Morrill Hall (University of Maryland)

Morrill Hall is the oldest continuously-used academic building on the campus of the University of Maryland, College Park. Built in 1898 in the Second Empire architectural style for $24,000,[2] it was the sole academic building left untouched by The Great Fire of 1912 which devastated almost all of campus. Originally known as Science Hall, the building was renamed for Senator Justin Morrill, father of the Morrill Land-Grant Colleges Act (from which the university received funds in 1864).[3] Morrill Hall has housed numerous departments over the years, including the Zoology and Veterinary Science Departments. The three-story building currently houses a number of offices in the College of Behavioral and Social Sciences, including the Center for American Politics and Citizenship. Morrill Hall is currently being considered for addition to the Prince George's County historic landmark list.[4] It most recently underwent a renovation in 2003.[5]

Morrill Hall
Morrill Hall in February 2019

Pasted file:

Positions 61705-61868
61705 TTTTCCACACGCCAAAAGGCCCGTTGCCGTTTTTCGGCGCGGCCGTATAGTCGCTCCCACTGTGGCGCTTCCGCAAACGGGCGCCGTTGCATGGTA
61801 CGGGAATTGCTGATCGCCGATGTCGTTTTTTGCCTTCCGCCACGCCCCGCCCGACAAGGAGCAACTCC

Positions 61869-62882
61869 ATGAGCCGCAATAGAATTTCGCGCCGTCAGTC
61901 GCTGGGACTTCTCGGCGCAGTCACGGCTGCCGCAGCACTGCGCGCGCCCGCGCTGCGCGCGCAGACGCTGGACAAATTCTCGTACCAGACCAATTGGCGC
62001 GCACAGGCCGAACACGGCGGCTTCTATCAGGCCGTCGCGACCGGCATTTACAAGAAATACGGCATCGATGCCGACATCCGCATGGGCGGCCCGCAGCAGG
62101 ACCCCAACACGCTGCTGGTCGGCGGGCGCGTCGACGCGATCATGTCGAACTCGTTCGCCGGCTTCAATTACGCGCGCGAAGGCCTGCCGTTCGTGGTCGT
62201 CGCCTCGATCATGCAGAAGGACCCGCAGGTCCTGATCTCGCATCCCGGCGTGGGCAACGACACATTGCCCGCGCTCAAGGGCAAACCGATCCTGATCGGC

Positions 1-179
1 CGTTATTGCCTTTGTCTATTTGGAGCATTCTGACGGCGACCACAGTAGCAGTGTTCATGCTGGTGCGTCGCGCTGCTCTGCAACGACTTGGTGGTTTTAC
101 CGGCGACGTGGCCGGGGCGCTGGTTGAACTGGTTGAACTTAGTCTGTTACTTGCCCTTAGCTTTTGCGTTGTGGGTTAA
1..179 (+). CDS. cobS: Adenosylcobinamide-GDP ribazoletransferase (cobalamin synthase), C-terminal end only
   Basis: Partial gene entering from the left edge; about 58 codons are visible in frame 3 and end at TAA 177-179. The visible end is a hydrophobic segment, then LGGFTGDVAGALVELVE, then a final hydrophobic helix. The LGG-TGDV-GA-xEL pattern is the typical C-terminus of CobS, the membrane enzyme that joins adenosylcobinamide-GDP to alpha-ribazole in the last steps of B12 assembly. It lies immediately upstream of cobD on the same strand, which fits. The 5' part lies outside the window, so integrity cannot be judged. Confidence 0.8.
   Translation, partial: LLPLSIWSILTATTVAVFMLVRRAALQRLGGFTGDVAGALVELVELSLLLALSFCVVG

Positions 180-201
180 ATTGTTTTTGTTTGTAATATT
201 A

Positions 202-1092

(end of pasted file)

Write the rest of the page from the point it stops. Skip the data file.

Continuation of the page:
General information
StatusOldest academic building on campus
Architectural styleSecond Empire
LocationMorrill Quad
University of Maryland, College Park campus
Named forJustin Morrill
Design and construction
ArchitectHenry B. McDonnell[1]

Campus lore depicts the building as haunted.[6] In the years following its construction, Morrill Hall was noted for the view of the Washington Monument which could be seen from its cupola.[7] The Senior Gift of the Class of 2009 lead to the establishment of an arboretum in the Morrill Quad.[8]


  1. Stephanie Stullich, Katharine D. Bryant "College Park", p. 24, Arcadia Publishing, 2005, ISBN 0-7385-4153-2.
  2. "University of Maryland Timeline". Archived from the original on 2010-06-28. Retrieved 2012-07-31.
  3. UM Campus Buildings Index, Morrill Hall. Retrieved 2010-6-11.
  4. "Could the past change the Purple Line? - News - The Diamondback - University of Maryland". Retrieved 2012-07-31.
  5. "Universal Halls". 2004-07-30. Retrieved 2012-07-31.
  6. "Maryland in News". Retrieved 2012-07-31.
  7. "Architectural History of the Maryland Agricultural College". 2008-08-01. Retrieved 2010-06-22.
  8. Archived from the original on June 3, 2010. Retrieved June 13, 2010. Missing or empty |title= (help)
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